Reney, Barbara (2001) A study of the development and formative evaluation of the Miyupimaatisiiuwin curriculum. Masters thesis, Concordia University.
A First Nations' view of health encompasses spiritual, interpersonal, physical and intellectual components. It is believed that for a person to be truly healthy, they must achieve balance and strength in all four aspects of their being--spirit, heart, body and mind. This thesis discusses the processes involved in the development of lessons and the evaluation of the "Miyupimaatisiiuwin", Cree-specific, primary and secondary school health curriculum. This educational package provides teachers and students in Northern Québec Cree community schools with a range of educational activities that allow them to practice various ways to develop the skills necessary to make healthy life-style choices. An overview of the client and reasons for the creation of the curriculum are discussed. Although this curriculum was developed by a team, this thesis describes the contributions made by the author to the development and evaluation of this curriculum material. The design and development of this curriculum was guided by research on First Nation learning styles, health issues and curriculum design, already existing First Nations' and mainstream health education materials, Cree and non-Cree health and education professionals, and various members of the nine Northern Québec Cree communities. Evaluations and an expert review were conducted. All the data obtained was examined and incorporated in revisions where appropriate. A list of recommendations for further development and implementation are included.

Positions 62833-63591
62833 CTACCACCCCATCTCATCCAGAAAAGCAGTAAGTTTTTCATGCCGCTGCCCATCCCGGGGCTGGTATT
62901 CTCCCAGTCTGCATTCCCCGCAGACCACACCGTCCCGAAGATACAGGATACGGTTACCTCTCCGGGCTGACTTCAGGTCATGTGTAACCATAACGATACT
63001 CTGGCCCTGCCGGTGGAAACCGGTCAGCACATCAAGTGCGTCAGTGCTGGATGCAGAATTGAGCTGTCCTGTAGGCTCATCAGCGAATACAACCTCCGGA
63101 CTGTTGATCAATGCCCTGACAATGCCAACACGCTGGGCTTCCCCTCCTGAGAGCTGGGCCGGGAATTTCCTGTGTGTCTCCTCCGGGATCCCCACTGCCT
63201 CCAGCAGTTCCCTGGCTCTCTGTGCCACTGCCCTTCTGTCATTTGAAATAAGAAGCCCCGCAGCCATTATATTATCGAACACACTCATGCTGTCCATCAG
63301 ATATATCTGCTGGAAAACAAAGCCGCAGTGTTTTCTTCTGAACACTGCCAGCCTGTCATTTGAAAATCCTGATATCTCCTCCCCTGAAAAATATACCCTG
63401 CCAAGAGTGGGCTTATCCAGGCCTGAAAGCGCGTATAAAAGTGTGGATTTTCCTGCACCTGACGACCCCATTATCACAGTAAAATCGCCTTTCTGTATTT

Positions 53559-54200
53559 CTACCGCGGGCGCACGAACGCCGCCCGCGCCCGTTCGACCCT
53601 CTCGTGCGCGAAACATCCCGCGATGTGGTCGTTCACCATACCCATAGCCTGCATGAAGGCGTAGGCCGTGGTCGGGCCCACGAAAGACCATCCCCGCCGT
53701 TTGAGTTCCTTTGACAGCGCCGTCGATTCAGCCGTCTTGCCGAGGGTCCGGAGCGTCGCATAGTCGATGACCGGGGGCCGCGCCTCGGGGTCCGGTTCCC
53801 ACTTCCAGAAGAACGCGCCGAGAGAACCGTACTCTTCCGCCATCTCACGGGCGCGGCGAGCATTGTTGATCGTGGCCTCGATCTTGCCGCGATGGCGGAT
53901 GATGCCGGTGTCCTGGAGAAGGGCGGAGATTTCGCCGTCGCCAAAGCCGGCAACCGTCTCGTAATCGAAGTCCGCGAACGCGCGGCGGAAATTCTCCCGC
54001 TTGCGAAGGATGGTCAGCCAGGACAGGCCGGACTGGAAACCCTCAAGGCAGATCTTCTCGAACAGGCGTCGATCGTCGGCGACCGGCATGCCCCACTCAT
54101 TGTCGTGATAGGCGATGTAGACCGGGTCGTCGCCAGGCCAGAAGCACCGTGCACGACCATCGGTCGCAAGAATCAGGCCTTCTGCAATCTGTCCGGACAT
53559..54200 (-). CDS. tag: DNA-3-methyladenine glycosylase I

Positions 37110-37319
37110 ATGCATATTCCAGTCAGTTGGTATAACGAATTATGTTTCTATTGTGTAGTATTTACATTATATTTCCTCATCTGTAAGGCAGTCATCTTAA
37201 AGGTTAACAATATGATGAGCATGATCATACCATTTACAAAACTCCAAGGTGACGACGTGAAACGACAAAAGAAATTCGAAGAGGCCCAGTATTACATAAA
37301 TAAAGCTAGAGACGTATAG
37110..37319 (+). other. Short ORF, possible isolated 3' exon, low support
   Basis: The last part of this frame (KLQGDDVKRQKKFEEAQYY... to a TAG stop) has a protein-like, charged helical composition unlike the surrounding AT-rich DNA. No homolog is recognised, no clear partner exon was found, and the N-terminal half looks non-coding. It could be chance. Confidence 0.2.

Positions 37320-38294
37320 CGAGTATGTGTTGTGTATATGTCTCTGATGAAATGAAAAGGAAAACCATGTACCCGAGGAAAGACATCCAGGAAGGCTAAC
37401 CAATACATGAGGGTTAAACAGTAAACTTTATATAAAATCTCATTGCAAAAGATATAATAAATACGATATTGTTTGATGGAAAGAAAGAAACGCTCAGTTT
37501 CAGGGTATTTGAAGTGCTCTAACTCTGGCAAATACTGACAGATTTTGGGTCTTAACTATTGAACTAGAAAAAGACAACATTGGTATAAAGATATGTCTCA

|Divisions:||Concordia University > Faculty of Arts and Science > Education|
|Item Type:||Thesis (Masters)|
|Pagination:||ix, 109 leaves : ill. (some col.) ; 29 cm.|
|Degree Name:||Theses (M.A.)|
|Thesis Supervisor(s):||Boyd, Gary|
|Deposited By:||Concordia University Libraries|
|Deposited On:||27 Aug 2009 17:18|
|Last Modified:||04 Nov 2016 19:35|
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